And both will be increasingly valuable as health reform increases demand for care, says Jessee, who argues “just intuitively” administrative costs should drop if insurers replace multiple claims processes with one standard. “If you want to control healthcare costs, one of the easiest places to start” is standardizing insurance claims, he says.
The findings, published online in the journal Health Affairs, first calculated the 2006 labor and overhead costs to handle insurance claims at one large academic physician group practice.
The study estimates savings of $44 million (11.9% of the group's patient revenue) if all insurers use Medicare payment rules to process all of their insurance claims.
Such a practice would standardize commercial insurers' frequently changing rules, claim submission deadlines and payment posting rules. It would eliminate outpatient referral rules, and providers would benefit from prompt response to claims and electronic processing, according to the study.
Overhead and billing office labor costs accounted for $5.6 million of the $44 million. The group lost another $6 million in revenue for wrongly denied claims, according to the paper.
The rest (roughly $33 million) stemmed from labor costs for doctors, nurses and administrative staff to wrangle with insurers over claims. Of that amount, physician labor costs totaled about $28 million, based on an estimate that doctors spent four hours per week on claims.
That is time better spent with patients, says Gregg Meyer, M.D., senior vice president for quality and safety at the Massachusetts General Physicians Organization and Massachusetts General Hospital.
Meyer—who joined the Boston hospital after five years with the Agency for Healthcare Research and Quality, where he was director of the Center for Quality Improvement and Patient Safety—was one of the five researchers behind the study published in Health Affairs.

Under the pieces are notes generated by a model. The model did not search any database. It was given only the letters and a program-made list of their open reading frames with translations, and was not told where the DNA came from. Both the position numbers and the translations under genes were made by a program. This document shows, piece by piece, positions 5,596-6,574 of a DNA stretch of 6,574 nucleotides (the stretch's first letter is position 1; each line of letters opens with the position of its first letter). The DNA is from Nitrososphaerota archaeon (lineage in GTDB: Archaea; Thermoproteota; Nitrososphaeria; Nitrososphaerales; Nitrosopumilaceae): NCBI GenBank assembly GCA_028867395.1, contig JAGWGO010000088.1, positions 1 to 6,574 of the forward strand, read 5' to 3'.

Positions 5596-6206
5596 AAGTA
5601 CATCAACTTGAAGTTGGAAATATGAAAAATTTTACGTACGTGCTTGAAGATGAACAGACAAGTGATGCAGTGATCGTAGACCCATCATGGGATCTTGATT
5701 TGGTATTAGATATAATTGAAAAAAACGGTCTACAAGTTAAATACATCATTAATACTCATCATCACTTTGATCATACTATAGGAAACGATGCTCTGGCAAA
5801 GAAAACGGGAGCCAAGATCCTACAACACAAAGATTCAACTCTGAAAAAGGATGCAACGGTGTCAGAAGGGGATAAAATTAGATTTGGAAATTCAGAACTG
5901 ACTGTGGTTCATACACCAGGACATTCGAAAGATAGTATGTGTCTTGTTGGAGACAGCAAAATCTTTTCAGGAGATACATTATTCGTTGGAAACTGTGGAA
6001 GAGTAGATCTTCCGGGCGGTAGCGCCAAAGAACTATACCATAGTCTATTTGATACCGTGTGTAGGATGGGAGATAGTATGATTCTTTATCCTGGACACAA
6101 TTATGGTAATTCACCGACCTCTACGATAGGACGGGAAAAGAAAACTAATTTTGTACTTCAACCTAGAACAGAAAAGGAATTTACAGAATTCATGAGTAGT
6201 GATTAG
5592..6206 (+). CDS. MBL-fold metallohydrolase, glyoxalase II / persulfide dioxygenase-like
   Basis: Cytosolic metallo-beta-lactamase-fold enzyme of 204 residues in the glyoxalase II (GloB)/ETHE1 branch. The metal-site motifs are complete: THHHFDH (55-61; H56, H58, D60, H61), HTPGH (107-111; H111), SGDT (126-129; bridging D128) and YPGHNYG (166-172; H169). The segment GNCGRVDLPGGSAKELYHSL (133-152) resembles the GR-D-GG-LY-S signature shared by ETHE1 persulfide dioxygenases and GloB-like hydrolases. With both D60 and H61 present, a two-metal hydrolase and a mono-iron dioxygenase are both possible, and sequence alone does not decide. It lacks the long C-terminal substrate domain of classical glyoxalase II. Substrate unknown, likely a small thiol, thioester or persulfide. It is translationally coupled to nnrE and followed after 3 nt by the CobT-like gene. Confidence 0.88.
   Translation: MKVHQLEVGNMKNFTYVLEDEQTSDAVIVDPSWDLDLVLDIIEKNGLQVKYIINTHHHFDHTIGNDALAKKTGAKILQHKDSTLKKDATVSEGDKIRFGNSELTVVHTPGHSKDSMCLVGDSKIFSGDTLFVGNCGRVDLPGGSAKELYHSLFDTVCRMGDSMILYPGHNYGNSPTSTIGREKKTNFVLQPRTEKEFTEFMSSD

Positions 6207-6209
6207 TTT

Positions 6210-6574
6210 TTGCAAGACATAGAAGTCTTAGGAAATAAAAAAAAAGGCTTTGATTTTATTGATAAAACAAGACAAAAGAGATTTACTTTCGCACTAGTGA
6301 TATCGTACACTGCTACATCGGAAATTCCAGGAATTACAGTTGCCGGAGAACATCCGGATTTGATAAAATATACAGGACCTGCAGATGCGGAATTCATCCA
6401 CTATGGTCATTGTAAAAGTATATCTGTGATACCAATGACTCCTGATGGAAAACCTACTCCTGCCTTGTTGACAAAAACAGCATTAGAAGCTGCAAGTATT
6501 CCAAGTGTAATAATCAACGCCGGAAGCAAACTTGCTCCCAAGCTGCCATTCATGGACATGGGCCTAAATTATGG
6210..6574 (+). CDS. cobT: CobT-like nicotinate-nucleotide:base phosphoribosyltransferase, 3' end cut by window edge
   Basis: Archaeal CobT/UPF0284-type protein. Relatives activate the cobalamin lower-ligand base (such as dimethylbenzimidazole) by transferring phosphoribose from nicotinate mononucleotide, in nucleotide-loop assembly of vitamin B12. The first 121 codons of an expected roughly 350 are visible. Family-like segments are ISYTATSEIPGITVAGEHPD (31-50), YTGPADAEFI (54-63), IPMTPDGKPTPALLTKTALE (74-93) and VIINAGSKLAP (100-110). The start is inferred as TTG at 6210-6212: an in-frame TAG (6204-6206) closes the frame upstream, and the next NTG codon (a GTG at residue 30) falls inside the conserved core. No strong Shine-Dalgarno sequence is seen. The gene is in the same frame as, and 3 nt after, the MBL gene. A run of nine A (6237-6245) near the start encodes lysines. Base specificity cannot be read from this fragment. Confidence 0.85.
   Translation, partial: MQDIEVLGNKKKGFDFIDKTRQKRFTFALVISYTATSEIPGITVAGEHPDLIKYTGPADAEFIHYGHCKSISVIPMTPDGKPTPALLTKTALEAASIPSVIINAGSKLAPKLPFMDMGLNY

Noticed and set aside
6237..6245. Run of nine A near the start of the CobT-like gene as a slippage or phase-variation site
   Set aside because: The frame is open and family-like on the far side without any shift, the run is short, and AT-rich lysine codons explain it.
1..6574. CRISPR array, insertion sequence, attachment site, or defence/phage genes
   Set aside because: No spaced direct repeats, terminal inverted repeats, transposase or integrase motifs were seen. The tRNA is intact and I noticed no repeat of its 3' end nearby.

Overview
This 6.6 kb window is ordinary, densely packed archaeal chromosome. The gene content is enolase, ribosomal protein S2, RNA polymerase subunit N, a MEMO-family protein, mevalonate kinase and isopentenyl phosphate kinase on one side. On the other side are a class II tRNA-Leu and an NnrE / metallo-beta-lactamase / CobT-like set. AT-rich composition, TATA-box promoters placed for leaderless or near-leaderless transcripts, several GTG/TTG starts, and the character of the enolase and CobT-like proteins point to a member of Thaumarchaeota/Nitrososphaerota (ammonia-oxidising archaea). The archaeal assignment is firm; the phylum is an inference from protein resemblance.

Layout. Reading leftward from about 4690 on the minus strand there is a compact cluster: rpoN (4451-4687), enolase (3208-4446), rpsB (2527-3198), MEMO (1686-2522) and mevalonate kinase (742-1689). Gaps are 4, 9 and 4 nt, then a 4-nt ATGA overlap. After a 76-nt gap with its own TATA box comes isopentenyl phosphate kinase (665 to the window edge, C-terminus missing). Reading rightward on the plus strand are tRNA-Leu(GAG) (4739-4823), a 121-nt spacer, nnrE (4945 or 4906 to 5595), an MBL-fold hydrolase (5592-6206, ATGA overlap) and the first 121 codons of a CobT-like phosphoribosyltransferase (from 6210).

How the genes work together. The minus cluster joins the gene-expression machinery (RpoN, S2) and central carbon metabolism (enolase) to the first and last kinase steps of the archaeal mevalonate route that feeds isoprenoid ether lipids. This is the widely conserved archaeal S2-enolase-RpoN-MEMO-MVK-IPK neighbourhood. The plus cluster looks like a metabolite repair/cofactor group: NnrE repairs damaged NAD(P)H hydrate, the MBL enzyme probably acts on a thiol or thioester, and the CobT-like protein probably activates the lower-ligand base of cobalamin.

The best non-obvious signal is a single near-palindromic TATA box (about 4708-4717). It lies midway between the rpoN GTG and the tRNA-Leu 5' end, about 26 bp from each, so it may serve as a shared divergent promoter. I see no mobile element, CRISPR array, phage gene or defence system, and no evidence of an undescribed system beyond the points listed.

Meyer proposed the research, which he says he hopes will motivate insurers, consumers and physicians to focus on the burden created by insurance claims by attaching a cost to administration that could be erased.
On return to private practice in 2002, Meyer says he was surprised by the time and resources used to process claims. He argues insurers face an equal, if not larger, administrative burden, adding to the unnecessary cost.
Meyer and his co-authors note that health reform laws passed earlier this year call for some insurance claims changes but fall short of standardization. “This could be a great, tightly packaged piece of incremental reform,” he says.
The MGMA, in a mid-May letter to HHS Secretary Kathleen Sebelius, called for the agency to include medical group claim processing costs in insurers' administrative expenses under the health reform law's regulation of the medical-loss ratio, or the ratio of how much insurers spend on healthcare, quality improvement, administration and profit.
“By including these onerous administrative costs in the calculation of health plan costs, plans would be pressured to more quickly standardize, simplify and automate many of these interactions between plans and medical providers,” the letter noted.
Meyer says that eliminating unnecessary spending is important, but he believes the more significant cost is the trade-off doctors must make to spend time on handling insurance claims. “It's one we can't afford,” he says. “It's not adding value.”